She said the federal deficit was at $17 trillion and, “if we only take what the interest is and add the unfunded mandate it’s $1.2 million per individual taxpayer right now. When we are dependent as a community on federal and even state government for our essential services, that really concerns me,” Foss said. “And as a Christian and as a citizen I felt compelled to work within my community to try to find solutions.”
Foss said the community needed to step up and take on the project of meeting this $50,000 shortfall in health funding.
“We have a $10 million bond to buy open space when we live in the middle of the largest wilderness in the United States,” she said.
“We can raise money for the NRA, the Rocky Mountain Elk Foundation. We do a lot to raise money for medical situations. We have all the ‘Runs’ for cancer research and all these things because we are a caring community and we embrace all of our interests,” said Foss. She said she recently attended a meeting that included doctors, attorneys, and people in education and other professionals, all trying to help figure out an answer.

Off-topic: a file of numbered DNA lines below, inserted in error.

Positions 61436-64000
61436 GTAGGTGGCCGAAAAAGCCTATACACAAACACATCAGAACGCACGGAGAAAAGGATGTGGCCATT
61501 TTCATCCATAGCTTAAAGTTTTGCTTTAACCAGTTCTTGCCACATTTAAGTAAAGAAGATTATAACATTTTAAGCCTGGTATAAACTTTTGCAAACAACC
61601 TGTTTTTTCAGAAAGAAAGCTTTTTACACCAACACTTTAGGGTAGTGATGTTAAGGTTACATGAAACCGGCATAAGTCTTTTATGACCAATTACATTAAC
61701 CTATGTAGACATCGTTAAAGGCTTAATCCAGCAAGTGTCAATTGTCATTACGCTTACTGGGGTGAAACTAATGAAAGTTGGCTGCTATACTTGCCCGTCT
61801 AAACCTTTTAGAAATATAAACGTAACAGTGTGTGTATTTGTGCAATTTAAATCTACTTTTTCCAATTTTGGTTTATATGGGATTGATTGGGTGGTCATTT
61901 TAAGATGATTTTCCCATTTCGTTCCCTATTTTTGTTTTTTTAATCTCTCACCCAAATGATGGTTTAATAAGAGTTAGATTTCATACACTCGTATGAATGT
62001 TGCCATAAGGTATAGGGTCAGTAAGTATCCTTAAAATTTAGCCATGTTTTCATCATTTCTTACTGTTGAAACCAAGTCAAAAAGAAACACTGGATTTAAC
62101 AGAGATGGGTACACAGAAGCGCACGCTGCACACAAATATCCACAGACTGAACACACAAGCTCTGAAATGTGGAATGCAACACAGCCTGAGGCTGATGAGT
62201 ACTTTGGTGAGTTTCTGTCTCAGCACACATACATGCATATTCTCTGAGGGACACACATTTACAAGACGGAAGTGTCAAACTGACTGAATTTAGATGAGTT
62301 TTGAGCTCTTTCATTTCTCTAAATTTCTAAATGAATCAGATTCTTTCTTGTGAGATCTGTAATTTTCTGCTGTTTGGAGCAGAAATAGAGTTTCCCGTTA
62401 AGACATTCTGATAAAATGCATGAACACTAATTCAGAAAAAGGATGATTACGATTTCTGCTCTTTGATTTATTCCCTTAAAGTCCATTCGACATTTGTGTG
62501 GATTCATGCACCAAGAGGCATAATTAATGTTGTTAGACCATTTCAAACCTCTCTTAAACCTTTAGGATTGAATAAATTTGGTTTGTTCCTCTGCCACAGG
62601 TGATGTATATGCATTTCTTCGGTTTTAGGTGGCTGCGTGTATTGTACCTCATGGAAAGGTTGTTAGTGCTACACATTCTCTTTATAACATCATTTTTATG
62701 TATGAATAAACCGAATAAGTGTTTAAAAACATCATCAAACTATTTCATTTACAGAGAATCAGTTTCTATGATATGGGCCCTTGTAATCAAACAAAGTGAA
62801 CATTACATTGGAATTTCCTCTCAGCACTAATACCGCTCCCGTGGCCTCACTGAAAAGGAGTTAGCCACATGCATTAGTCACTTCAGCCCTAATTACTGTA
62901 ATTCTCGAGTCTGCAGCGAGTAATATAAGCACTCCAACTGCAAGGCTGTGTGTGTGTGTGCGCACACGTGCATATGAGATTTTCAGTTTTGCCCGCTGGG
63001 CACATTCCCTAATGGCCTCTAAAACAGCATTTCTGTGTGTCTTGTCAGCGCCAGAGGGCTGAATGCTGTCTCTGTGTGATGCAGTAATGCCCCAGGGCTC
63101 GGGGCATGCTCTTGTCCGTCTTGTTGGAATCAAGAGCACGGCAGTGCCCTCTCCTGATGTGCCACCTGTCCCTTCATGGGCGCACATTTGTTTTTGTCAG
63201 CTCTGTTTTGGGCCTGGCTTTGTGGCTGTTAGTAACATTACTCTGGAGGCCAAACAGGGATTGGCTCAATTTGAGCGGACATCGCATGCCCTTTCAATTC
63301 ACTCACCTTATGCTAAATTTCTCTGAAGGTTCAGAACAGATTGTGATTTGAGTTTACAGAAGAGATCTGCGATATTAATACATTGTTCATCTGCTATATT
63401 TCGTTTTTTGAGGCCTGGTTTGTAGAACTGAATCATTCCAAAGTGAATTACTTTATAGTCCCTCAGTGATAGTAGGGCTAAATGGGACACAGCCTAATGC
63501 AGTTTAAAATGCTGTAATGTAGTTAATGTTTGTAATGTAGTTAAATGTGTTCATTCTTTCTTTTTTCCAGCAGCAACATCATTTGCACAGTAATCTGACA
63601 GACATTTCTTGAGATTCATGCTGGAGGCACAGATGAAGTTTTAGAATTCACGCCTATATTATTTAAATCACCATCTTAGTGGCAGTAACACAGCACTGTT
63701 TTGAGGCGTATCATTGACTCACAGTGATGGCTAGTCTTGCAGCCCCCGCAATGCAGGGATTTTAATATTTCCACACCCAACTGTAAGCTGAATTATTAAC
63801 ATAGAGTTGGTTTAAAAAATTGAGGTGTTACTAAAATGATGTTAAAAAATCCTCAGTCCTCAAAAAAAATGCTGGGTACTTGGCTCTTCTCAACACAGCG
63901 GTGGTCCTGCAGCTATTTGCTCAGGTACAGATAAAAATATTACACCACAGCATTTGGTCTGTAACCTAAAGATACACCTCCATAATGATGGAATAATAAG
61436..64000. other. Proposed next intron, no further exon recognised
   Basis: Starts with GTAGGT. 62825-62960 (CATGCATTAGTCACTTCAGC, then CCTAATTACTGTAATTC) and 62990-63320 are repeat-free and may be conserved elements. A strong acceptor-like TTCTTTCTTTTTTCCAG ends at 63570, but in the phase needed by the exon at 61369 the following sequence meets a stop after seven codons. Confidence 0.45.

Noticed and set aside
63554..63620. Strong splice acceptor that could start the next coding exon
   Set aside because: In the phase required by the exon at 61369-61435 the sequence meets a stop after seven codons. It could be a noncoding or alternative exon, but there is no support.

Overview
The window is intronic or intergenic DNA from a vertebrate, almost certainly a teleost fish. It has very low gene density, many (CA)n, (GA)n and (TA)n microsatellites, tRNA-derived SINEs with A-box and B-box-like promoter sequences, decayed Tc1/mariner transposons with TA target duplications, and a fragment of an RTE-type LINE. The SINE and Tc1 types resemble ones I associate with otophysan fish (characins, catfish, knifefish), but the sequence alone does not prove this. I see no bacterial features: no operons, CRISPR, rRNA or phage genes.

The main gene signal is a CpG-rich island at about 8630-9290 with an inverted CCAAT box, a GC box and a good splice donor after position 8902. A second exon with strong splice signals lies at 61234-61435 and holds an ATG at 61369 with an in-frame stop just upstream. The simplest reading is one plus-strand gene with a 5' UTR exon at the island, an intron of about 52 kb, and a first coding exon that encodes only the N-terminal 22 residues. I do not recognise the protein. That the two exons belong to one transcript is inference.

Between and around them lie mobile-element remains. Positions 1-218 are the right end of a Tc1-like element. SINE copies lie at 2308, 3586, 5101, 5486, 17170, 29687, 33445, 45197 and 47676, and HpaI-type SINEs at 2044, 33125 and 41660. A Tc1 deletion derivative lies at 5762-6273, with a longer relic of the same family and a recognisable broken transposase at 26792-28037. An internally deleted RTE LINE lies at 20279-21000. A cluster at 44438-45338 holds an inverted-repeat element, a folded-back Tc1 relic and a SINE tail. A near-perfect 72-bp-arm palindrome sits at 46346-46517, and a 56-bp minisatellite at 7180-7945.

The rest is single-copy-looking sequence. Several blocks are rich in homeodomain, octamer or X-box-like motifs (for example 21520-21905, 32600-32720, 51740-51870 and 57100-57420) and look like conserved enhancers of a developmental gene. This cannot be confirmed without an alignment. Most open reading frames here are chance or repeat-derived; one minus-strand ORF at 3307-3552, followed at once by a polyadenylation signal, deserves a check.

“To say that there are no services available, period, for these women is patently not true,” said Foss. “That’s the part I really needed to understand.” She said doctors who work at Marcus Daly Memorial Hospital told her that there are 10 clinics in the valley.
“The main thing driving me on this,” said Foss, “is that the financing is available. At the hospital they work with you and see what might apply to you, and if you don’t, they will take you anyway. And if they don’t we ought to be getting on their case about it, because it’s not right. Our community hospital is here to serve our community, all of our community, and that’s what they should serve.”
Foss said her big concern was that doctors had come to her who are not satisfied with the health care being provided to those who have limited or no means to pay.